Lean Seafood Intake Reduces Postprandial C-peptide and Lactate Concentrations in Healthy Adults in a Randomized Controlled Trial with a Crossover Design1-3

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Abstract

Background:

Recently we showed that lean seafood consumption reduced circulating triacylglycerol (TG) and VLDL concentrations and prevented an elevated total-to-HDL-cholesterol ratio relative to intake of a nonseafood diet.

Objective:

We aimed to elucidate whether diet-induced altered carbohydrate metabolism could be a contributing factor to the previously observed different lipoprotein patterns.

Methods:

This was a secondary outcome and explorative randomized controlled trial with a crossover design in 20 healthy adults (7 men and 13 women) that were 50.6 ± 3.4 (mean ± SEM) y old, weighed 75.7 ± 2.5 kg, and had a body mass index (BMI, in kg/m2) of 25.6 ± 0.7. After a 3-wk run-in period and separated by a 5-wk wash-out period, the participants consumed 2 balanced diets [in percentage of energy (energy%); 29% fat, 52% carbohydrates, 19% protein] for 4 wk. The diets varied in the main protein sources; 60 energy% of total protein was from either lean seafood or nonseafood sources. On the first and last day of each diet period, fasting and postprandial blood samples were collected before and after consumption of test meals (in energy%; 28% fat, 52% carbohydrates, 20% protein) with cod or lean beef.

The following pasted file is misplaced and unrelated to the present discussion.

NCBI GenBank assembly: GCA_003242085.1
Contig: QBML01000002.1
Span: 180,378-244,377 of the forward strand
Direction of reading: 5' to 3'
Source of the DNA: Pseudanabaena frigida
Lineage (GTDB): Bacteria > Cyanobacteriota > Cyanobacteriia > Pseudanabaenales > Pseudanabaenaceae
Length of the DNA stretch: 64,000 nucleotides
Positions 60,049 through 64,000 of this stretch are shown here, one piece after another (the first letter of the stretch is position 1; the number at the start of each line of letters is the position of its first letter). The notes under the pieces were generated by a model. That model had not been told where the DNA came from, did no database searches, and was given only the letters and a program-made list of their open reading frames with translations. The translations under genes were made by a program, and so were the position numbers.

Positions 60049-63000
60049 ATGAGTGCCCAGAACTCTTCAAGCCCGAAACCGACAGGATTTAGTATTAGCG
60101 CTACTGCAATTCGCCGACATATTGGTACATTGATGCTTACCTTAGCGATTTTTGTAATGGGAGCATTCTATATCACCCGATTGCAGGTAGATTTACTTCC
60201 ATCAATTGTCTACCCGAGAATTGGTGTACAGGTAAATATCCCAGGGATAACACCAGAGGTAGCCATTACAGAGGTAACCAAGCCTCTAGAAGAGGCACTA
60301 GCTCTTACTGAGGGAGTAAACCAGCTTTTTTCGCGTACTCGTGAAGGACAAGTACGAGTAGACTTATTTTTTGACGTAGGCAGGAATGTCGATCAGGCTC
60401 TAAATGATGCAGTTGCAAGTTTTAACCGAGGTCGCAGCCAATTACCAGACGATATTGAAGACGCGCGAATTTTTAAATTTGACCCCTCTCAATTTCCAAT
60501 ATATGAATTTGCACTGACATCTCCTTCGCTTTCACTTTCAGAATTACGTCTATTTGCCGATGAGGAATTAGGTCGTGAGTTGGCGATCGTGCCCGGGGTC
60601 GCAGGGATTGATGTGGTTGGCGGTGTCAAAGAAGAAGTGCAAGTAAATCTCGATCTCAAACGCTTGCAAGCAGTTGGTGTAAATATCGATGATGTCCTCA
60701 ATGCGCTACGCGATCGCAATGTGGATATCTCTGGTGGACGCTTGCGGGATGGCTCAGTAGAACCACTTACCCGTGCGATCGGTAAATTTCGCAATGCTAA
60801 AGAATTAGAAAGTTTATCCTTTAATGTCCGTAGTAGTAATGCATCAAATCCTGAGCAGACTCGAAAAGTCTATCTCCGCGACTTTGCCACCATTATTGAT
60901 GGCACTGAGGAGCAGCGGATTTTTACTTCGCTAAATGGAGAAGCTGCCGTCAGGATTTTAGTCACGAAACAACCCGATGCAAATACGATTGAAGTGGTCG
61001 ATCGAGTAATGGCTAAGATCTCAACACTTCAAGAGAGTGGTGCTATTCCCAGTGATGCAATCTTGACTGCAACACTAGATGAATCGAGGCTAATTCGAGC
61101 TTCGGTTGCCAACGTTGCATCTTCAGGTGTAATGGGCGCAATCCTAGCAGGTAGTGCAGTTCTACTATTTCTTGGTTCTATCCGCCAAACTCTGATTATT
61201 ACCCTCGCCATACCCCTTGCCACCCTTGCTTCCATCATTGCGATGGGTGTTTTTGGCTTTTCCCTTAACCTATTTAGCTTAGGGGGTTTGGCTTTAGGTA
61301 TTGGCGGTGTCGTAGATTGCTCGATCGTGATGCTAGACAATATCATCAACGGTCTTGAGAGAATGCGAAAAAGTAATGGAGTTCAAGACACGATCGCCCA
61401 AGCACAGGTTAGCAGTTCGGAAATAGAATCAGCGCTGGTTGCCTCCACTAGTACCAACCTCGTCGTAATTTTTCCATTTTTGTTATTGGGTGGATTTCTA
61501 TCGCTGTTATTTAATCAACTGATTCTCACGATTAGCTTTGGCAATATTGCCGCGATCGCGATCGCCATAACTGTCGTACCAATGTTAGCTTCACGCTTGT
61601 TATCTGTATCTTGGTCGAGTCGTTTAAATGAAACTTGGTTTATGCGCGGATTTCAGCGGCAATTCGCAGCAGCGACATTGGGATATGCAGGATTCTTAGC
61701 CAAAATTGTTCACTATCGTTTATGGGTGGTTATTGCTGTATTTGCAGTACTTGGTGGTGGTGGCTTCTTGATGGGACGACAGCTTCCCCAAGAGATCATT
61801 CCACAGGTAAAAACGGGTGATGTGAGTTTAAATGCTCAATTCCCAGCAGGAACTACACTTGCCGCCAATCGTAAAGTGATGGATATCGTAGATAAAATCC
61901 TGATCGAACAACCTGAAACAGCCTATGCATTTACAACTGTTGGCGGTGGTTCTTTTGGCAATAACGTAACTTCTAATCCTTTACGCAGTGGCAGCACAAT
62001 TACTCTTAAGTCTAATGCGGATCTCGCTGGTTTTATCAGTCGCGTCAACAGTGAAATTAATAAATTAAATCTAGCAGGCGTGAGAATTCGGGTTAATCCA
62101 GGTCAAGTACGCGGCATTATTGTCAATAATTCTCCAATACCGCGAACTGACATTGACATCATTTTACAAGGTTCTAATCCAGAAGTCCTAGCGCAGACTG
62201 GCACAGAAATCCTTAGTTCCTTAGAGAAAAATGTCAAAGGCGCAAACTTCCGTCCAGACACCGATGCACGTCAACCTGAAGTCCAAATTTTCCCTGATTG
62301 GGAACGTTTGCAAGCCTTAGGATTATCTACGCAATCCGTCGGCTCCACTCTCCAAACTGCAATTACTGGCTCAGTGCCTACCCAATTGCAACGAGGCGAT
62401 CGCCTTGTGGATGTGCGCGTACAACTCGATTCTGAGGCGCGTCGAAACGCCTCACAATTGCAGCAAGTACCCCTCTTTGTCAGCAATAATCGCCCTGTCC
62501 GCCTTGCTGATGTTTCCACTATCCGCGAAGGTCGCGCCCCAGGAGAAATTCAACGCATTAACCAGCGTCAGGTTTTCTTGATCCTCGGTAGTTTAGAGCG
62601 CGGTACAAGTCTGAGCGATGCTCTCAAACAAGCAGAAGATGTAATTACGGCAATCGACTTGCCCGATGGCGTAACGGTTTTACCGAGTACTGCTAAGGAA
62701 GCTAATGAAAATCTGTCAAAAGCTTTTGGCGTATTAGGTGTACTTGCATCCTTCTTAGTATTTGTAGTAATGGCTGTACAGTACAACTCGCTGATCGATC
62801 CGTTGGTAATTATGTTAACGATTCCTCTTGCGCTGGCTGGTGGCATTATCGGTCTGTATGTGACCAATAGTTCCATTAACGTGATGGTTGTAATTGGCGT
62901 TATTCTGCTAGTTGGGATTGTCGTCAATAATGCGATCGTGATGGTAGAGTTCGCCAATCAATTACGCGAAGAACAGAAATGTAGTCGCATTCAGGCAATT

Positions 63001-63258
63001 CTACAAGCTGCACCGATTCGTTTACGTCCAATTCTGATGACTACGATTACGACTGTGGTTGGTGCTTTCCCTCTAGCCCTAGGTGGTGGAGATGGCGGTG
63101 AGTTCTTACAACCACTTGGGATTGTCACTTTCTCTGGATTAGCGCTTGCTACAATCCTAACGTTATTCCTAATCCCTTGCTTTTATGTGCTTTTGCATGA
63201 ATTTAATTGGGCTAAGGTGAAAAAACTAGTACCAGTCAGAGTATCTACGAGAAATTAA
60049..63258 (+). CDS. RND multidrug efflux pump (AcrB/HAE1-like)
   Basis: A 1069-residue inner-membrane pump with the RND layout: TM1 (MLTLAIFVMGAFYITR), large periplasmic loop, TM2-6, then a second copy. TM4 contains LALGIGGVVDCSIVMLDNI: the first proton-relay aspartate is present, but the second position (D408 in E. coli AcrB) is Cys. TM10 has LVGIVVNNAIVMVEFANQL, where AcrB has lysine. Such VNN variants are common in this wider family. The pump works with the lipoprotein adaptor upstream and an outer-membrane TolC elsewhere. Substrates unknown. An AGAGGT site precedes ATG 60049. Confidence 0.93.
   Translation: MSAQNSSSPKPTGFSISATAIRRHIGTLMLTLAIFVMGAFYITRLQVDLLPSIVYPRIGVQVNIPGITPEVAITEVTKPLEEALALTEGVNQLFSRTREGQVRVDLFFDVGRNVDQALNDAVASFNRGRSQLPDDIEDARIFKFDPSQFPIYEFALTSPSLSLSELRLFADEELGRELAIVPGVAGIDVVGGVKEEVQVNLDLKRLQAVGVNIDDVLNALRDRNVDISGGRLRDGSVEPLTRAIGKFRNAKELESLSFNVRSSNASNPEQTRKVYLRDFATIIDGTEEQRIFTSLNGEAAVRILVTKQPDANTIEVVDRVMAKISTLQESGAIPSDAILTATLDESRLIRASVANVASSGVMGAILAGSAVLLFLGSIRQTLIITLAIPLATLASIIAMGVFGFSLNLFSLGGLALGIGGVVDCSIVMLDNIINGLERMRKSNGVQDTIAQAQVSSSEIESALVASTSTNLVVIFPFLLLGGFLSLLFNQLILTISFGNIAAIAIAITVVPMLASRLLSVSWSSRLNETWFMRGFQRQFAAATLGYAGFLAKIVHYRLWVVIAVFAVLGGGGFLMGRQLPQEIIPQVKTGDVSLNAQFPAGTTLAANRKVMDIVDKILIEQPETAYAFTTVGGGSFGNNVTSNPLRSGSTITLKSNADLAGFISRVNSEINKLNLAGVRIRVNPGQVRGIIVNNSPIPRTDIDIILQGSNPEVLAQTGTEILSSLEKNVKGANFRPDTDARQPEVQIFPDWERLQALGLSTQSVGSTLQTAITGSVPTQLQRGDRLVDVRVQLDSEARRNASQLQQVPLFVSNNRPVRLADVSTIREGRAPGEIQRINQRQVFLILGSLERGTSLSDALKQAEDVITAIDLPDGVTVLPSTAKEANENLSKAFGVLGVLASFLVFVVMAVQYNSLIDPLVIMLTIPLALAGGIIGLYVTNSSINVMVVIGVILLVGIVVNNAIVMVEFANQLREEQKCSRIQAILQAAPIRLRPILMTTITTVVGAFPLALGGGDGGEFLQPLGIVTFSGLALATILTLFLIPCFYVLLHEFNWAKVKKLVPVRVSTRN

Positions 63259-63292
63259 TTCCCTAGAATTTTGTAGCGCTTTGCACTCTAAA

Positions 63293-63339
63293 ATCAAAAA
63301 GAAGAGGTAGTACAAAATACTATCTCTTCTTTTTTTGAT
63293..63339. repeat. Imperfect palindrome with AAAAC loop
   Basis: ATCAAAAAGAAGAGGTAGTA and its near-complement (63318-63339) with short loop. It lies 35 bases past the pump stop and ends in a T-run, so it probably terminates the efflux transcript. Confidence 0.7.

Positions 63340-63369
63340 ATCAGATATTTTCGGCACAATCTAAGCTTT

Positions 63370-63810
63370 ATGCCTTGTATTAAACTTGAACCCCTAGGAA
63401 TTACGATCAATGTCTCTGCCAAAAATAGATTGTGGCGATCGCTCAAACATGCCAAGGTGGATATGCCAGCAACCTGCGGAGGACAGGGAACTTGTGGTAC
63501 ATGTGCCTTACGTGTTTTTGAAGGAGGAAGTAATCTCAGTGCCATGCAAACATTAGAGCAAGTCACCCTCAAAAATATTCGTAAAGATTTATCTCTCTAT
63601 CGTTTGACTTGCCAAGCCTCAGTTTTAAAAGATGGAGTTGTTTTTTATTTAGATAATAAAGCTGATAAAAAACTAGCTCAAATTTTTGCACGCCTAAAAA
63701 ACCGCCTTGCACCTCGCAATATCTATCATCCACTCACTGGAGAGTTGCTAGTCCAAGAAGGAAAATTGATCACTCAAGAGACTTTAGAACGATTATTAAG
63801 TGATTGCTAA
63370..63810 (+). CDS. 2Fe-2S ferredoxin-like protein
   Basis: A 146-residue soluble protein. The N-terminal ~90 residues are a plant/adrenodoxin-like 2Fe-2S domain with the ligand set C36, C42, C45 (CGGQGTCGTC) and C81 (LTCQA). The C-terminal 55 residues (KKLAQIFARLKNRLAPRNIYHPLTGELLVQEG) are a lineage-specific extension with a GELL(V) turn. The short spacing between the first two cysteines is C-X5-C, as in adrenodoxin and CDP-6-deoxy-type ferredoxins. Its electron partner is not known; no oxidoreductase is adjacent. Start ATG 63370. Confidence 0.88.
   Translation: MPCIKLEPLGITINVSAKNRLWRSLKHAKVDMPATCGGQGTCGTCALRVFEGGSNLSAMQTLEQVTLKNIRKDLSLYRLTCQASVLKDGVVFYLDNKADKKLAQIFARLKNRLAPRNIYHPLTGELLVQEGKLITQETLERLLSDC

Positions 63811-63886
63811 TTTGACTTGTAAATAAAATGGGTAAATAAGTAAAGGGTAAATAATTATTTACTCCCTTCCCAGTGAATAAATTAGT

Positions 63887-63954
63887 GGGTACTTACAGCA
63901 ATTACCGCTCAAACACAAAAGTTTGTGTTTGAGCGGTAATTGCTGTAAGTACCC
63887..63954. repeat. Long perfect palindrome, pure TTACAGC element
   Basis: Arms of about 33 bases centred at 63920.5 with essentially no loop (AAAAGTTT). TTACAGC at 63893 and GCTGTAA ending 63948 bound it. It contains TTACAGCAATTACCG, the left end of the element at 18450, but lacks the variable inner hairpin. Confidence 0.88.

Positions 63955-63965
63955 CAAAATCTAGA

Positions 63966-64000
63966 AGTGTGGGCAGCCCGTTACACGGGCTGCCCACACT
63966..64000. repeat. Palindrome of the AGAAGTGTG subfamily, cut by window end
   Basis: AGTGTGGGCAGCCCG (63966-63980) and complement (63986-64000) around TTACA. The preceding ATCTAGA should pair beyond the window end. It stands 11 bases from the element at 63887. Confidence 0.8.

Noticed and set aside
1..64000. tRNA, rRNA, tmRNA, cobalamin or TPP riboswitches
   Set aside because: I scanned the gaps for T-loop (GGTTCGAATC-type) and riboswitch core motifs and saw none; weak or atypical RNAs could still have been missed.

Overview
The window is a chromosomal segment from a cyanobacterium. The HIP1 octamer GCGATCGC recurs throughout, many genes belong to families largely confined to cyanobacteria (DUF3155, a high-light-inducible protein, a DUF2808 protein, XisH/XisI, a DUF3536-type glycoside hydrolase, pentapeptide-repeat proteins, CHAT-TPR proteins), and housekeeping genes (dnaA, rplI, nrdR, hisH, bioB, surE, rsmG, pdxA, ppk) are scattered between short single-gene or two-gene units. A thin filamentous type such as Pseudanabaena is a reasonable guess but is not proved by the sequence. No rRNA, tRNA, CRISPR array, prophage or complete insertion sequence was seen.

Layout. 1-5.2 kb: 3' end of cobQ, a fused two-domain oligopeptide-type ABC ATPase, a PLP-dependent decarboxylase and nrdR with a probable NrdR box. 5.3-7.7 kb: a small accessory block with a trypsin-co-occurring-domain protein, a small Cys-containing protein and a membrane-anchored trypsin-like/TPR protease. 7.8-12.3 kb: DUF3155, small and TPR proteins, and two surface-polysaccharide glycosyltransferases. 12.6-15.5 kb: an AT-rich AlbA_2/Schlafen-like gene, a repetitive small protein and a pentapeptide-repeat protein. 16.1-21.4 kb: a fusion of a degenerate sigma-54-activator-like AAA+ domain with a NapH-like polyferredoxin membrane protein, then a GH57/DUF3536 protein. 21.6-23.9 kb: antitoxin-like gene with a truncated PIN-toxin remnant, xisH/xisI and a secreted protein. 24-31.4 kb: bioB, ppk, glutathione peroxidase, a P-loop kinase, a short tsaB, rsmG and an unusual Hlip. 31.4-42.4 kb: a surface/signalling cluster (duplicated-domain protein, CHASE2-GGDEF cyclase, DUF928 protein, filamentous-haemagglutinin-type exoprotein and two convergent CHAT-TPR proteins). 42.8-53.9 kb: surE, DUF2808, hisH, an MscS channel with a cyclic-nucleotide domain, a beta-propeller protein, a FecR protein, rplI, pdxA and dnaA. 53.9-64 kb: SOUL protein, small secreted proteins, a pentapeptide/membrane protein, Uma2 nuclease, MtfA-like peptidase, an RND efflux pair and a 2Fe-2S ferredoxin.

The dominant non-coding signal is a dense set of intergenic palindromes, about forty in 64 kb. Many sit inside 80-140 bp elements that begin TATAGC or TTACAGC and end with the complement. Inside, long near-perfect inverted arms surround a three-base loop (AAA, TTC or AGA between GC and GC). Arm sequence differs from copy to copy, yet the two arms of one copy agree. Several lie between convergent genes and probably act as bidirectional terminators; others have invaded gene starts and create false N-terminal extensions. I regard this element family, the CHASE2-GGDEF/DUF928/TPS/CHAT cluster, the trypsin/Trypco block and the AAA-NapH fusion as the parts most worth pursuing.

Results:

The diets did not alter serum insulin and glucose concentrations. However, relative to the nonseafood diet period, the lean seafood diet period reduced postprandial C-peptide (P = 0.04) and lactate (P = 0.012) concentrations and fasting and postprandial TG/HDL-cholesterol ratios (P = 0.002). Hence, different postprandial lactate levels occurred at equal glucose concentrations.

Conclusions:

Even though the diets did not alter serum insulin and glucose concentrations, intake of the lean seafood compared with the nonseafood diet reduced postprandial concentrations of C-peptide and lactate and the TG/HDL-cholesterol ratio in healthy adults in a manner that may affect the long-term development of insulin resistance, type 2 diabetes, and cardiovascular disease. This trial was registered at www.clinicaltrials.gov as NCT01708681. J Nutr 2016;146:1027-34.

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